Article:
Martha Stewart told People Magazine that it's OK to put ice in your wine.

What the what?!?  Has she been hanging out with Snoop too long, taking in his casual whatevs attitude?  This is tough, because Martha is the queen of lifestyle perfection.

Martha Stewart
Denis Contreras

I mean sure, we’ve probably all put ice in our wine at last once because we were sipping out in the hot, humid weather at a baseball game, or didn't have a properly-chilled bottle, but honestly, this goes against everything we've ever learned about wine etiquette.

No matter what the reason, it's most definitely not the norm and will dilute the colors, aromas, texture, and tastes, especially in the more fine or complex wines, according to Vine Pair and the Institute of Culinary Education.

I decided to ask 4 of our New England wineries what they thought.

Tom Zack is the Wine Director for Zorvino Vineyards in Sandown, New Hampshire, and here are his thoughts

What ever floats your boat.  I wouldn't as a general rule however there are some wines that it completely works for.  We have fruit wines like watermelon and pineapple that  prefer ice, especially if you add a little rum.  But straight wine, like I said, I would personally never add ice.

Zorvino Vineyards via Facebook
Zorvino Vineyards via Facebook

By the way, he adds that his refreshing Z-Wines at Zorvino come in a variety of fruit flavors, adding a unique twist to their vineyard, and they're available year-round.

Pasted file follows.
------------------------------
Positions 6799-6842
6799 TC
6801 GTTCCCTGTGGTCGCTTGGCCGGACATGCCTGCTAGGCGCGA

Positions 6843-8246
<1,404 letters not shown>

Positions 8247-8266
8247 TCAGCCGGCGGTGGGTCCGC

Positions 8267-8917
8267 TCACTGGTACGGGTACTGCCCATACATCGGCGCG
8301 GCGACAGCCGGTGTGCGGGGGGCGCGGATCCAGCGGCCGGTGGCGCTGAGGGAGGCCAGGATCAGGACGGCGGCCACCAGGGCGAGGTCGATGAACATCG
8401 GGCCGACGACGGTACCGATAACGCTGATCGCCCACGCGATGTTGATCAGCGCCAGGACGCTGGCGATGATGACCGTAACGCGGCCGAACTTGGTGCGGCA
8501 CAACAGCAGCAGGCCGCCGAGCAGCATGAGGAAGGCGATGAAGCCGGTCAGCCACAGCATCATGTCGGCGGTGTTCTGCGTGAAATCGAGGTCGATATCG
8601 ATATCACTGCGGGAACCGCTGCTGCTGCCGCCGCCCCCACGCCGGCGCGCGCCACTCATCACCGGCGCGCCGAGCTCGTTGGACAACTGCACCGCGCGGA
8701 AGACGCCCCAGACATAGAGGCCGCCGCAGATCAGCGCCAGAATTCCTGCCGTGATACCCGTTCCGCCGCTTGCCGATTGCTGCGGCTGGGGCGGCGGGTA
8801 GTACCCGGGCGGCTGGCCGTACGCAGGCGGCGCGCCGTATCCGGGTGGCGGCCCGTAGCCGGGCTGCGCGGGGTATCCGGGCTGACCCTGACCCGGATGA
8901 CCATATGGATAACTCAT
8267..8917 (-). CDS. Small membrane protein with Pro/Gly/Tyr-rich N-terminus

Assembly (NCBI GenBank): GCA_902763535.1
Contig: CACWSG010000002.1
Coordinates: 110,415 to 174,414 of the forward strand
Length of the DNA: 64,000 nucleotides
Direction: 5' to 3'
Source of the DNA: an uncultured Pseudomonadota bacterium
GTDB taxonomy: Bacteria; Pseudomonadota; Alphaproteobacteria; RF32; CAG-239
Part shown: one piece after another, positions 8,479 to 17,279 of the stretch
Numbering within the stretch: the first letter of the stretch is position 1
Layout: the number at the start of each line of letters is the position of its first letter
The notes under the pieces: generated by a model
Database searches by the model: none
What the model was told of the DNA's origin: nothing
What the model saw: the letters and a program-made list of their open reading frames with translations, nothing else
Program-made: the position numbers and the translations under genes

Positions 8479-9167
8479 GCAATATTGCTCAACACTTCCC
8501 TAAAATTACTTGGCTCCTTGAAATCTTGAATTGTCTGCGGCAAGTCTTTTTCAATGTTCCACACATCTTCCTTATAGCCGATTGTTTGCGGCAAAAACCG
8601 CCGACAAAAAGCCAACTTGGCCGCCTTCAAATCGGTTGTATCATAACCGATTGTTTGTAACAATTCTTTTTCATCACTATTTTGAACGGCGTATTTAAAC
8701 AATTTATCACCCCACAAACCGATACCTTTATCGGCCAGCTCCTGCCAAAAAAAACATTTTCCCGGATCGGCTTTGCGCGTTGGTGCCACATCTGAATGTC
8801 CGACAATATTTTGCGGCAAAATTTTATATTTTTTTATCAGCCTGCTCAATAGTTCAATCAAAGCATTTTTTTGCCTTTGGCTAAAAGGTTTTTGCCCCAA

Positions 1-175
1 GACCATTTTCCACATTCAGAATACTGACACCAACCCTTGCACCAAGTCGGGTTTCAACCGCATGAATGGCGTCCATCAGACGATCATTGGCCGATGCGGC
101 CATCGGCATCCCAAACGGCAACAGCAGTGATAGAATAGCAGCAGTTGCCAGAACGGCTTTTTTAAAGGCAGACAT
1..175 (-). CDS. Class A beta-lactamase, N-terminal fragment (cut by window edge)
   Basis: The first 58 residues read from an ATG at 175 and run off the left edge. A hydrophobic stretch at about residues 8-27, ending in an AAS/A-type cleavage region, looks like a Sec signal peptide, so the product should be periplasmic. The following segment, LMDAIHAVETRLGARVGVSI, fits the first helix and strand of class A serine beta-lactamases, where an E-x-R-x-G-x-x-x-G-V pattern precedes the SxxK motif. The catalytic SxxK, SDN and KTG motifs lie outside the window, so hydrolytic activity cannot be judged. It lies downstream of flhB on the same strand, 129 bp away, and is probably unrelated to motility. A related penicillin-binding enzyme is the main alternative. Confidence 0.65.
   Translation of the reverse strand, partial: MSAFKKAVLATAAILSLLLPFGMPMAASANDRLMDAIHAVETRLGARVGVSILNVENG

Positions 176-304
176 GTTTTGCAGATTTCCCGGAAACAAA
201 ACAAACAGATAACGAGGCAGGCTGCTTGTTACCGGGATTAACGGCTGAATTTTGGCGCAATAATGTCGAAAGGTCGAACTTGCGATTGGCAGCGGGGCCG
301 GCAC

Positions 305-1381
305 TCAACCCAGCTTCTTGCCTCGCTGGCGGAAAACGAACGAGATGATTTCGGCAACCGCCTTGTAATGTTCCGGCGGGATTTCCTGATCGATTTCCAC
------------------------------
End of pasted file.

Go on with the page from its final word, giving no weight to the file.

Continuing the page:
Flag Hill via Facebook
Flag Hill via Facebook

Here's what Brian Ferguson, the owner/operator of Flag Hill Winery and Distillery in Lee, New Hampshire, had to say:

Boy, that's a charged topic.  Personally I don't care.  I wouldn't, but it's an individual thing and I won't judge.  The only thing I will say is that no matter what, for goodness' sake, buy New Hampshire wine.


Flag Hill has always been about tastings with their unique wines, and is ready for you when you are, ice or not.

j's Restaurant lies in the front of the Nashoba Winery. (Jesse Costa/WBUR)
Jesse Costa via Nashoba Winery Website

At Massachusetts' Nashoba Winery in Bolton, Restaurant Manager Kristine Dangona had this to say:

Why would you want to water it down and ruin the flavor?  You should always have a chilled bottle ready to go, especially if you're a wine drinker.  That's my personal opinion, but if flavor isn't that important then I guess it doesn't matter.

If you decide to join Nashoba for their tasting events or on your own with tapas and you want ice, they'll give you ice for your wine.

Finally, Megan Wei, the Marketing Director of the family-owned-and-operated Dragonfly Farm and Winery in Stetson, Maine, said this:

Whatever works for each person is what works. For your traditional, fine wines I personally wouldn't because you lose a lot in flavor and taste.  However, we actually have wines that we encourage you to put ice in them.  We are known for untraditional wines and our all fruit wines are even better with ice

Dragonfly Winery via Facebook
Dragonfly Winery via Facebook

Megan adds that they're open for tastings at Dragonfly inside or at their outdoor fire tables, so come by, and however you like to drink your wine is just fine.

Where do you stand on the topic? Do you agree with Martha?

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